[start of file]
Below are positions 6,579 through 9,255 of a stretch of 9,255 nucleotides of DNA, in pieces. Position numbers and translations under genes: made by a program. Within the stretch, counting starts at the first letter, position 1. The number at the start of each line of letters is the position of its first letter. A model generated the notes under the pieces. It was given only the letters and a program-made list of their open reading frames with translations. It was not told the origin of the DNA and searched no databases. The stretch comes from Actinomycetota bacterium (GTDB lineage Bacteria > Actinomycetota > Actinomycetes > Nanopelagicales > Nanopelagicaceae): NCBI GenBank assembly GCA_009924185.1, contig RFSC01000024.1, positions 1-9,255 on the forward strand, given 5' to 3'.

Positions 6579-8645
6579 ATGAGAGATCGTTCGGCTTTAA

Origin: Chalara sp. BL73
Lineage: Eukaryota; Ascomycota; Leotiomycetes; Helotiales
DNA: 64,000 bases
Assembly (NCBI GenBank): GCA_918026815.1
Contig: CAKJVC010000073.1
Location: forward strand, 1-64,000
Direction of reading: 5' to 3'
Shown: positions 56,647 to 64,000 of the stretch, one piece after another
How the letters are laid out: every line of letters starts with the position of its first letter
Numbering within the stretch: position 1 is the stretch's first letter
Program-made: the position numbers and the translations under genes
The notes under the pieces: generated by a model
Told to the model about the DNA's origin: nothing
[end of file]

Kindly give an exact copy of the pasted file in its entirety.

Below are positions 6,579 through 9,255 of a stretch of 9,255 nucleotides of DNA, in pieces. Position numbers and translations under genes: made by a program. Within the stretch, counting starts at the first letter, position 1. The number at the start of each line of letters is the position of its first letter. A model generated the notes under the pieces. It was given only the letters and a program-made list of their open reading frames with translations. It was not told the origin of the DNA and searched no databases. The stretch comes from Actinomycetota bacterium (GTDB lineage Bacteria > Actinomycetota > Actinomycetes > Nanopelagicales > Nanopelagicaceae): NCBI GenBank assembly GCA_009924185.1, contig RFSC01000024.1, positions 1-9,255 on the forward strand, given 5' to 3'.

Positions 6579-8645
6579 ATGAGAGATCGTTCGGCTTTAA

Origin: Chalara sp. BL73
Lineage: Eukaryota; Ascomycota; Leotiomycetes; Helotiales
DNA: 64,000 bases
Assembly (NCBI GenBank): GCA_918026815.1
Contig: CAKJVC010000073.1
Location: forward strand, 1-64,000
Direction of reading: 5' to 3'
Shown: positions 56,647 to 64,000 of the stretch, one piece after another
How the letters are laid out: every line of letters starts with the position of its first letter
Numbering within the stretch: position 1 is the stretch's first letter
Program-made: the position numbers and the translations under genes
The notes under the pieces: generated by a model
Told to the model about the DNA's origin: nothing